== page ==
Thursday, February 2, 2012

Black History Month Is Here: My View


As a white man in America who has not yet turned 30, one might ask why Black History Month is important to me. The month isn't what's important to me, necessarily. American History has always intrigued me but that's not even what does it for me. I'm interested in the untold stories of the voiceless, alternative viewpoints, the truth behind the lie.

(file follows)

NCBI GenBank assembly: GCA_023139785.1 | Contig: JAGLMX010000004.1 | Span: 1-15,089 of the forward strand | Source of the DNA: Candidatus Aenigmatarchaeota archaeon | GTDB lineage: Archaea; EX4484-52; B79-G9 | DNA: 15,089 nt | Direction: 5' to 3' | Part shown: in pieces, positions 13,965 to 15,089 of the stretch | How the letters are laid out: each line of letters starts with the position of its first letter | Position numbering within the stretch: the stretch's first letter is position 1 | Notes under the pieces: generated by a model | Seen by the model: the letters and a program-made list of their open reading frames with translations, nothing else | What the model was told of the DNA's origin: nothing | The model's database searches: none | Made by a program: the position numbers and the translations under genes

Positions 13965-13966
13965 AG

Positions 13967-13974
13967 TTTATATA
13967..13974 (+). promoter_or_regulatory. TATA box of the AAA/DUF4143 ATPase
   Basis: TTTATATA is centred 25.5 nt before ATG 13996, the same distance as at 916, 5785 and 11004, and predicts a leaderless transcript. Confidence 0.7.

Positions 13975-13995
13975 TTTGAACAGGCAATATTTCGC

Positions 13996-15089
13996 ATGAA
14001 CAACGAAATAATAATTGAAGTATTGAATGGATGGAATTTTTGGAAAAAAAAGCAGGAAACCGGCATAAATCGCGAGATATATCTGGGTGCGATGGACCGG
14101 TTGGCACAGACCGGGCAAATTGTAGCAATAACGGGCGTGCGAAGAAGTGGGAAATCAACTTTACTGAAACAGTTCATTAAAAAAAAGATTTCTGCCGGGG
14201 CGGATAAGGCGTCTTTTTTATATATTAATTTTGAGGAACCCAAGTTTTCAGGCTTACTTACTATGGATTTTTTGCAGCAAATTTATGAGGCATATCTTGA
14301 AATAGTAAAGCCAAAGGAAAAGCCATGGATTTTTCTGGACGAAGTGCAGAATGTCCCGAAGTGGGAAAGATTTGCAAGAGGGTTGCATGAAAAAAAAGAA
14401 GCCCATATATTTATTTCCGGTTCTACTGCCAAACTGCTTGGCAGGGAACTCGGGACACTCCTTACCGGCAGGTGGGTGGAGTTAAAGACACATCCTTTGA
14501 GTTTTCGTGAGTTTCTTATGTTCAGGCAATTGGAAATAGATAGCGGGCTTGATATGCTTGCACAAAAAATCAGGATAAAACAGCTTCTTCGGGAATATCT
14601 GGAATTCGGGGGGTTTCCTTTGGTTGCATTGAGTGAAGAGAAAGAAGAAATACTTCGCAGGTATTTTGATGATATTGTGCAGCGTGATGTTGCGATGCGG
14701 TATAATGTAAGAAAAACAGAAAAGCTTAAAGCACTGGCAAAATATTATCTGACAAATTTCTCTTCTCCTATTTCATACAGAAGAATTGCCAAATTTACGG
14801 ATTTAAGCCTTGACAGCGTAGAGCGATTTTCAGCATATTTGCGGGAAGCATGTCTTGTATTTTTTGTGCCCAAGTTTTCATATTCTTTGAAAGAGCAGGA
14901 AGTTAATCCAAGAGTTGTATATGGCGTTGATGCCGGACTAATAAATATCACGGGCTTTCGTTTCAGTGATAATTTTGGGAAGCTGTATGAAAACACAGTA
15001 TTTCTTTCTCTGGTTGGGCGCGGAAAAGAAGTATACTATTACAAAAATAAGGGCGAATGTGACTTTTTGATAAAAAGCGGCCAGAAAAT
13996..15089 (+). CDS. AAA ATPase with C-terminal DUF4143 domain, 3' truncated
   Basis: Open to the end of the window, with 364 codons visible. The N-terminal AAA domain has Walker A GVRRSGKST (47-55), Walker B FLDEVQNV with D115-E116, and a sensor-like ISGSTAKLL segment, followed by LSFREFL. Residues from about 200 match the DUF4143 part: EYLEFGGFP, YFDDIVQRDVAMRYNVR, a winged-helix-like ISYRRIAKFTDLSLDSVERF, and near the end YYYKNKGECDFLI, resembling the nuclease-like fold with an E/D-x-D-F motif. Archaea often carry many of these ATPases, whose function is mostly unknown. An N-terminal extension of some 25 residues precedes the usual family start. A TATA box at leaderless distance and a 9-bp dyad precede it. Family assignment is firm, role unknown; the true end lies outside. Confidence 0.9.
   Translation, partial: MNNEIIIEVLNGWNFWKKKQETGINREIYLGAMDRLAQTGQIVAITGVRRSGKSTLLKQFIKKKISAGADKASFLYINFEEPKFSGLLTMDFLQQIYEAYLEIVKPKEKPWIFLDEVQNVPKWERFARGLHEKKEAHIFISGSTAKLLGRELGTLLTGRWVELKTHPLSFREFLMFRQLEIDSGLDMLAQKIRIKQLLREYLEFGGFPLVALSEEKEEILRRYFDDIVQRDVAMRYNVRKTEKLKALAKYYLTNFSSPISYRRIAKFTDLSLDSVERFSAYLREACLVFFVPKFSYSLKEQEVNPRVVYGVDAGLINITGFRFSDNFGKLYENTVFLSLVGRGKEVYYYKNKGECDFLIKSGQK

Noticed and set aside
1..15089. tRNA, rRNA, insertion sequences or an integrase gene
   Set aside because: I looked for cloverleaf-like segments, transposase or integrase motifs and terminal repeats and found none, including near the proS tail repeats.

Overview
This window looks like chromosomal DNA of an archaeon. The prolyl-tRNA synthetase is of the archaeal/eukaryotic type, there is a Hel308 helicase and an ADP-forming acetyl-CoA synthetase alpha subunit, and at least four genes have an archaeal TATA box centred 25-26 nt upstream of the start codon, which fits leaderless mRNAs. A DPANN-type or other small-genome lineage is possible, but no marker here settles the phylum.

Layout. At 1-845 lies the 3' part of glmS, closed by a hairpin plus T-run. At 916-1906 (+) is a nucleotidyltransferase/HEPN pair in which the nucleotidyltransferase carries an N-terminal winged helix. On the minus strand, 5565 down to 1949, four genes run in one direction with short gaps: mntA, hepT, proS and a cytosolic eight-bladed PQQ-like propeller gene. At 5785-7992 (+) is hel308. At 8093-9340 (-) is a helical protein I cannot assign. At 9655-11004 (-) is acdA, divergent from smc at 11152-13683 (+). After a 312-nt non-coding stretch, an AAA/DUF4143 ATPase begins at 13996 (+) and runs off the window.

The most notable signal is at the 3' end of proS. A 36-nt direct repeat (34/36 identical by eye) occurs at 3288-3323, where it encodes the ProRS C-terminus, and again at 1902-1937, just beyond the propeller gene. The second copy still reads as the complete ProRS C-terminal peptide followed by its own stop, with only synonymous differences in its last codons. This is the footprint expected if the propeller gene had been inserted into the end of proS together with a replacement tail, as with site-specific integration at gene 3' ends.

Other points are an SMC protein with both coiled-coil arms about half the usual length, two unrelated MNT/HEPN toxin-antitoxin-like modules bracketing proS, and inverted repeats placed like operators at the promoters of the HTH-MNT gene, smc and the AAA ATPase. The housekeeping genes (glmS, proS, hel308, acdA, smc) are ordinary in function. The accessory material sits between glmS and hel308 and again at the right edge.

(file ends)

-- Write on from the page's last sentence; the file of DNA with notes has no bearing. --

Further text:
I grew up in poverty. I was still blessed with surplus but welfare vouchers and Section 8 housing lines were no stranger to me as a youth. Because of our socioeconomic status, my spiritual upbringing, and my mother's teachings, I came to identify with the "underdog" so to speak. My mom instilled in me a strong belief in God and spirituality. She reminded me that "we wrestle not against flesh and blood" so I had a keen understanding that there was more going on in the world that merely what we see. My father was an alcoholic and did not keep steady work. By age 8, my mother left him and he never paid child support or contributed financially to my upbringing. In the 3rd grade at Evers Park Elementary in Denton, Texas, Langston Hughes' niece and my teacher, Mrs. Dorothy Watts, taught me and my classmates about Black history. It fascinated me. Two of my classmates, Erin Hallman and Darnell Evans, lived in the same neighborhood as I and had similar family situations. We learned about Kwanzaa, the writings of Richard Wright, Harlem Renaissance poets and artists, Sojourner Truth and many other lesser known African-American figures in addition to the perfunctory Dr. Martin Luther King Jr. and Harriet Tubman lessons that I believe everyone is taught in grade school. I kept these two classmates as lifelong friends. I believe that Mrs. Watts united us in a way. I excelled in Literature and Social Studies throughout my schooling. Upon entering college at DCCCD's Richland campus, I enrolled in Public Speaking With Emphasis On African American Studies taught by Dr. Artis Thornton. As a self proclaimed "hip-hop head", I was becoming interested in the origins of rap as an art form and the spoken word. While taking Dr. Thornton's class, we had many intense class debates. We studied Tupac Shakur, Adolf Hitler, Malcolm X, Fannie Lou Hamer, and the Willie Lynch letter. As a former rabble rouser for the NAACP, Dr. Thornton saw something in me during our class discussion and debates. He began to call me "Dr. Mullen". I made A's in his class and he encouraged me to continue my education and pursue my doctorate. While studying at Richland Community College in Dallas, I also took African American Lit. The more I learned, the more I wanted to learn. I began to realize how important the teaching of Mrs. Watts were. Most all of my college classmates were obtaining this knowledge for the first time and I had the privilege of learning most of it in the 3rd grade. I transferred to the University of North Texas and to study as an undergraduate. By this time, I had become somewhat of a name around campus for my performances and recorded songs. I met my current girlfriend there. I was no stranger to interracial dating but the wealth of common interests that we shared kept things interesting. I have found that she appreciates the fact that I have a complete understanding of our country's history. I believe in the concept of lying by omission. The fact that most children in America were taught history from one specific point of view has skewed what the mass populous identifies as accepted history. African-American history, or Black history as it were, is one of the missing pieces of the puzzle that defines this country. This country has been lied to about its heritage...by omission.